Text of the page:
As if with a wave of a magic wand, as though the nature knows about political borders of states, rains had stopped when I’d got into Serbia from Bosnia and Herzegovina.
The sun shined in Šabac, my clothes were washed, and I lived in a bicycle heaven. Alexander, a bicycle mechanic and an owner of a bicycle shop, lodged me in his house where I was surrounded by all kinds of bicycles. I spent many hours and could watch infinitely how he fixes bicycles even in the most hopeless cases. Often he didn’t ask any money as he supposed that a person will come later on to buy something in his shop.
I asked Alexander how it happened that he linked his life with bicycles. He replied that once during Yugoslav conflict his family went out on the street to sell a couple of bicycles they had, as they needed money for food. Neighbors spotted that episode and asked to sell their bicycles as well. That’s how it started.
Though there was no suitable tyre for my bicycle in Alexander’s shop, he just told me to look in his bicycle collection and put off a tyre from one of them. This way I got Schwalbe Marathon Plus for free.
From Šabac I headed to the north of Serbia, to Subotica. Views didn’t differ much, just endless fields. But Subotica surprised nicely. I left the bicycle at the tourist information point and walked a few hours in that Serbo-Hungarian, drowning in greenery city.
After that I moved to the Serbian part of the Eurovelo 6 route along the Danube river. As a whole I didn’t like to follow some predetermined, invented by other people route. Often there weren’t roads close to the river, so the Danube river left somewhere in a few kilometers from the route. But route inventors still had insane drive to lay the route as close to the river as possible. Thus often I followed trails, but suddenly found fences and went around by paved roads.
When I’d arrived to Novi-Sad I didn’t manage to find any host. I was sitting at the quay, eating bananas deep in thought. Some guy came to me and started asking about the bicycle, my trip, and so on. After a few minutes Miladin, that was his name, invited me to stay at his place. The most remarkable thing in this story is that Miladin never invited strangers to his place before. In the beginning he even wanted to make up a story for his flatmate as if Miladin and me were old friends. But I convinced him to tell the truth.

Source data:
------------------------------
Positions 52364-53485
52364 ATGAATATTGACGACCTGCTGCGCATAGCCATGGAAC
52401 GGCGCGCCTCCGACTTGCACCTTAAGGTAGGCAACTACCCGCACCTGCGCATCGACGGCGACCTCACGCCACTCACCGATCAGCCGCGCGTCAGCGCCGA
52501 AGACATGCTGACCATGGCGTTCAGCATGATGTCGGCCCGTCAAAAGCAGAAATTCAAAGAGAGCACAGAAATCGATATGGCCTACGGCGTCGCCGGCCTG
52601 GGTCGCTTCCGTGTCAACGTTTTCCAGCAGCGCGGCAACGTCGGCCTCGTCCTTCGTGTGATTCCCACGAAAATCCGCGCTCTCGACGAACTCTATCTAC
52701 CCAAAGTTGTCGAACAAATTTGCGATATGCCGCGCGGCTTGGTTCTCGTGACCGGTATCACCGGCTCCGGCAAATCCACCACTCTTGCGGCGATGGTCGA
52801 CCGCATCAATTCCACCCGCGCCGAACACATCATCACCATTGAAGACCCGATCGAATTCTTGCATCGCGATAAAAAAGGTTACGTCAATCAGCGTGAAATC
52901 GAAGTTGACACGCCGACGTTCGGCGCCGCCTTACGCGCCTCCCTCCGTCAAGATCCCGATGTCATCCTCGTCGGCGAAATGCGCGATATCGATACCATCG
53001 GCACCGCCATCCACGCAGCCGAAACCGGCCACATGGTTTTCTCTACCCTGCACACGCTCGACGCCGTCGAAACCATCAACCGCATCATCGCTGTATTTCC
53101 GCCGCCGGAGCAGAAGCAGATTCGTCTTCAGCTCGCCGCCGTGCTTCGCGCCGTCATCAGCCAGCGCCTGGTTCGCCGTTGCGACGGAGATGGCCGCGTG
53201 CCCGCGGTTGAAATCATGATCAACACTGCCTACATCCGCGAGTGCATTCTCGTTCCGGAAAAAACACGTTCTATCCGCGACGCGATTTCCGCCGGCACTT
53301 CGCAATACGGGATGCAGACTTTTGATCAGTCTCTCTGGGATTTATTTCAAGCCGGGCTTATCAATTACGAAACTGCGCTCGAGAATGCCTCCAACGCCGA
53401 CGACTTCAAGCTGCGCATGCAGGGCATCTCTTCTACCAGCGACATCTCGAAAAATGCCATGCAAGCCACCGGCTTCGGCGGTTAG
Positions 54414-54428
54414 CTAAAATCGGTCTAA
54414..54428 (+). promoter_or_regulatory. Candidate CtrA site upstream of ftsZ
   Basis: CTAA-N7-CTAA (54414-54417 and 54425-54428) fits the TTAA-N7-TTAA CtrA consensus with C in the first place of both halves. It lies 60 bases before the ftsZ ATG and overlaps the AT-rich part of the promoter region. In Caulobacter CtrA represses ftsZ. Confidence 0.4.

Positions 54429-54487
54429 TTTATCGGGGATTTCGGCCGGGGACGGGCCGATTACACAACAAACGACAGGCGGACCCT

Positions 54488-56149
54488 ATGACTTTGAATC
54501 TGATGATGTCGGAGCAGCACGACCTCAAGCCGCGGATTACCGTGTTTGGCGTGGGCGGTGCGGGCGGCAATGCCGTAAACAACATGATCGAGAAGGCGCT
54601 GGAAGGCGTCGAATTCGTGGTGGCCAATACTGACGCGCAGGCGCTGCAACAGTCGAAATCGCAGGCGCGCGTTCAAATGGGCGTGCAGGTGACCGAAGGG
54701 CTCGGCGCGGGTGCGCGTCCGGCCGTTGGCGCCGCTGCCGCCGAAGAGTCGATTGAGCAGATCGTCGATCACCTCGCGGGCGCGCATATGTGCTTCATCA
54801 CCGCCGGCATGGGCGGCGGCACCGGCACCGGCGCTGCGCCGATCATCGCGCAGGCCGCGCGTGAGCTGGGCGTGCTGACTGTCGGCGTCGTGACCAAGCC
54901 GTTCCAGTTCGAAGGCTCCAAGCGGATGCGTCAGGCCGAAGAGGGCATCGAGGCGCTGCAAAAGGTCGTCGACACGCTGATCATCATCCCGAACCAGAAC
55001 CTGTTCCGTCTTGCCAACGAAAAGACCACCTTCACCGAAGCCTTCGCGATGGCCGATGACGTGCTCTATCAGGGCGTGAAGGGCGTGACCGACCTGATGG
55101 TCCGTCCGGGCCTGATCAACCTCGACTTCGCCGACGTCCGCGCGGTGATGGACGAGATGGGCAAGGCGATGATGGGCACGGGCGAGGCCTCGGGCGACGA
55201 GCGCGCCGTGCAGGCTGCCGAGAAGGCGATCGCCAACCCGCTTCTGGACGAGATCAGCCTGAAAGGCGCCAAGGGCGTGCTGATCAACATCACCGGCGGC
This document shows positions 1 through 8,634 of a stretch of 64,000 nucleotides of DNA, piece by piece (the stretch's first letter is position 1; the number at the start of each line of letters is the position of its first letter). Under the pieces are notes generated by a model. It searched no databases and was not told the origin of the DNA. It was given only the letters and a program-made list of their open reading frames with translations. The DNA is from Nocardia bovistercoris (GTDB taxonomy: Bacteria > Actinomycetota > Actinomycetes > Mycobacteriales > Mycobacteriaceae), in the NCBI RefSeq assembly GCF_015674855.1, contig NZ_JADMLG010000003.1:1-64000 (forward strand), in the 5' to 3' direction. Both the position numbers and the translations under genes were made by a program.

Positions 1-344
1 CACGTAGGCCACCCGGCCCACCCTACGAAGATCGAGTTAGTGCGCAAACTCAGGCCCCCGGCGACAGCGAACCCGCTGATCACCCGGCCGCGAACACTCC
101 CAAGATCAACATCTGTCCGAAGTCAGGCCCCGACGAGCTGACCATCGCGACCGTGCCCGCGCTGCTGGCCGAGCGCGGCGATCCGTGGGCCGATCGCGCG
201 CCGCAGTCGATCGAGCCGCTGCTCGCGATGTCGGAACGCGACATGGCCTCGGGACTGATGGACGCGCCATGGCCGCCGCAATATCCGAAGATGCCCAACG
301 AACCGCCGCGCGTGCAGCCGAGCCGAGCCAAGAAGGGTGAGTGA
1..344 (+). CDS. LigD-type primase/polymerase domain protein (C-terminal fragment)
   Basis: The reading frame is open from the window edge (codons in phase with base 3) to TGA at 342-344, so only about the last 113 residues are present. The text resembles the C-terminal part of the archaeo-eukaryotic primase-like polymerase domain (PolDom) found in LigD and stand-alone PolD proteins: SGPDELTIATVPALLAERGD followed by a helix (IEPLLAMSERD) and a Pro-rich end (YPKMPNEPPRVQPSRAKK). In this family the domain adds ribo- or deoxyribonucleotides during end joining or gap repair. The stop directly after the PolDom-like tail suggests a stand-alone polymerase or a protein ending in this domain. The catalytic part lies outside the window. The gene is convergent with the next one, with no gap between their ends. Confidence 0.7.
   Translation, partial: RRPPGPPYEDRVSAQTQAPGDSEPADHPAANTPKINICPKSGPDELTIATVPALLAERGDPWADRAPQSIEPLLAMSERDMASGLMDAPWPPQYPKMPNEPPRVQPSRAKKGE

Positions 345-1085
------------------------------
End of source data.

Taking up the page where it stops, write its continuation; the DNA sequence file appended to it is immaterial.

The next place after Novi-Sad was Belgrade, there I was hosted by awesome guy Martin. A small rain started in the evening when I approached Belgrade. But during the night it rained non-stop. Those were the days when Serbia and Bosnia started experiencing floods.
At the same time Martin hosted another one cyclist Ed from the USA (by the way, he also had Surly LHT). The first four or five days we almost didn’t go out, ordered food online, Ed played guitar, from time to time we watched news about the floodings, on floods photos I recognized places where I cycled quite recently. In the evenings we moved out just to reach some pub, thus I knew a dozen of drinking places, but nothing else about Belgrade.
Martin, who hosted about one hundred cyclists in the last year, told us storied about some gloriously insane guys that stopped at his place. Like the story about a French guy who traveled without money on an ancient bicycle, who didn’t have even a single proper pannier, only plastic bags and duct tape, and… also that guy carried a huge accordion on his bicycle!
The day when I finally had left Belgrade was very atypical for me. Suddenly I started thinking that probably it’s a bit strange to move from place to place without any final purpose. Such thoughts never visited my head before. Usually thoughts get stuck in my mind for a moment, I register their appearance, and then they fade away like outgoing train. Rest of the time I directly take in what happens around me. What I see, hear, smell… I don’t judge it. The world around neither good, nor bad, it just exists, it’s what it is.
In the evening I turned to a trail going along the Danube river, trees grew directly in the water, no signs of human beings, gigantic birds, the sky was in sunset haze. Two small deers ran close to my tent.
After a couple of days I was in Zaječar visiting Viktor, who hosted my in the winter. I endeavoured to help him on the farm, but either I managed badly, or I did some other mistakes, but I felt that my presence brings discomfort. I didn’t dare to ask Viktor what was my main false step. Instead of initial plan to get a Romanian visa in Zaječar, I’d bought an airline ticket Belgrade->Moscow to deal with my visa issues in Russia.